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Bursting the EdTech Bubble: Why India Needs to Regulate the EdTech Sector

By Shivalika Singh


The EdTech industry in India has been experiencing rapid growth in the past few years, fuelled by increased access to technology and digital literacy after the pandemic. While the industry has transformed learning and paved the way for a more blended form of learning in both online and offline mediums, the industry is breaking its bubble with a slew of new challenges. News headlines about misleading advertisements, unprecedented layoffs, and other ethical issues have raised serious questions about the exploitative nature of the EdTech industry in India. Furthermore, due to the absence of any clear policy framework, the industry appears unregulated, leading to an overall lack of accountability and transparency.

Current Framework

In an attempt to address the concerns raised by users and multiple stakeholders, leading EdTech companies like BYJUS, Vedantu, Unacademy, and several others have collaborated to form the Indian Edtech consortium. This self-regulatory body functions under the aegis of the Internet and Mobile Association of India (IAMAI) and aims to ensure an ethical code of conduct to promote a safe and secure learning experience. The consortium follows a two-tier mechanism as a form of grievance redressal system, which is as follows: Tier 1 consists of an internal process within the organisation with the help of its grievance officer, while Tier 2 involves an independent inquiry process. While this process may seem fair on the surface, there are still questions of impartiality and transparency that remain unanswered. In addition, in December 2021, the government issued an advisory against predatory practices that frequently trap parents and students in debt for courses that are often misrepresented in terms of quality and content. Notwithstanding that such measures are appreciable, the impact of such efforts is still constrained by the absence of any clear policy framework.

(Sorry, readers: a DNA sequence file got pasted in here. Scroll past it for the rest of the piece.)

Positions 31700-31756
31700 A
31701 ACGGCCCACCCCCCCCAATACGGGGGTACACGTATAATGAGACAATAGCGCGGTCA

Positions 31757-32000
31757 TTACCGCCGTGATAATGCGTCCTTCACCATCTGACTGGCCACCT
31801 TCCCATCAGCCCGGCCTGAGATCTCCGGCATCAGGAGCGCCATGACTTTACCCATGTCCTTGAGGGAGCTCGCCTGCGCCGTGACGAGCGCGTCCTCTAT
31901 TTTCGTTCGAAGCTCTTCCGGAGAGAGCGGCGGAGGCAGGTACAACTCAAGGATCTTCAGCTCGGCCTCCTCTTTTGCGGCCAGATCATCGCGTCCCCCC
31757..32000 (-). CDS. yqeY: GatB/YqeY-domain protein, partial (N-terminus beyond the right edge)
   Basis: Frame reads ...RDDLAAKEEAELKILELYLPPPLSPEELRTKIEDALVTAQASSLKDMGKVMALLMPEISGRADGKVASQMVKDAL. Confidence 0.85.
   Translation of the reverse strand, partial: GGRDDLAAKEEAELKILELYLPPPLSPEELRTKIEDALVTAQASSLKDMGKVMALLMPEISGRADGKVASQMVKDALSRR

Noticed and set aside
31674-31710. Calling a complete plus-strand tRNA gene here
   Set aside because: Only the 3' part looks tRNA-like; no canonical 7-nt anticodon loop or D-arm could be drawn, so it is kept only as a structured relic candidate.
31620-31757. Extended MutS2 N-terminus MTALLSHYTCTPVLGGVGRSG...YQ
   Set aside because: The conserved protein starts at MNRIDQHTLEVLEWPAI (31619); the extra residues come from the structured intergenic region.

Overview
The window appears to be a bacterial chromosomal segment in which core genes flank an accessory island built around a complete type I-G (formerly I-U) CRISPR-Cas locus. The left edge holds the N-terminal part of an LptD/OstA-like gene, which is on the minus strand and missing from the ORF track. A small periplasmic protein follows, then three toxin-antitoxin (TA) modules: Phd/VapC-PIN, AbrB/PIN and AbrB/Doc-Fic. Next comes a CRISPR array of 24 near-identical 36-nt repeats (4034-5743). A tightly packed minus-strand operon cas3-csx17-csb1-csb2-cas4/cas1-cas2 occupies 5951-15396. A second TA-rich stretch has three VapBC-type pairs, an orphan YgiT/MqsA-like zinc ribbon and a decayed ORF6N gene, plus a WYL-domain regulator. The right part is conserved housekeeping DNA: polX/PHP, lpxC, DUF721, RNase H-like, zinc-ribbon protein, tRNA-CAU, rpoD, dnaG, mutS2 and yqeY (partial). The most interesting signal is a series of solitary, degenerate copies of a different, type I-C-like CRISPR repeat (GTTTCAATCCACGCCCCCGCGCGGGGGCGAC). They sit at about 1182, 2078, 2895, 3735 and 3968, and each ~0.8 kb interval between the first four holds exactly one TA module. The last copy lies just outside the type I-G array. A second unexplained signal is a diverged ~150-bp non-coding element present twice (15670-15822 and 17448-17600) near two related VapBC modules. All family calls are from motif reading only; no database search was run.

Legal Conundrum

One of the major legal issues surrounding these online learning platforms is the lack of clarity on consumer protection policies. In India, The Consumer Protection Act, 2019, governs consumer rights and aims to protect them from unfair and deceptive trade practices. While the act has expanded its scope by including e-commerce under its ambit, judicial pronouncements have shown a mixed approach towards recognising educational facilities under the purview of consumer protection laws. As per the act under Section 2(o), the term “service” means service of any description available to users and is not limited to just transportation, banking, financing, entertainment, etc. but does not include services offered free of charge or under a contract of personal service. In the case of P.T. Koshy & Anr. v. Ellen Charitable Trust & Ors. (2012), the Supreme Court held that education is not a commodity and that students cannot be classified as consumers. But later, in P. Sreenivasulu & Anr. vs. P.J. Alexander & Anr. (2015), the court held that educational institutions would come under the purview of the Consumer Protection Act and that education offered by them is a service covered under the act. Such instances are indicative of the judicial ambiguity surrounding the issue and further highlight the need for more clear regulations on the matter.

Data Protection and Privacy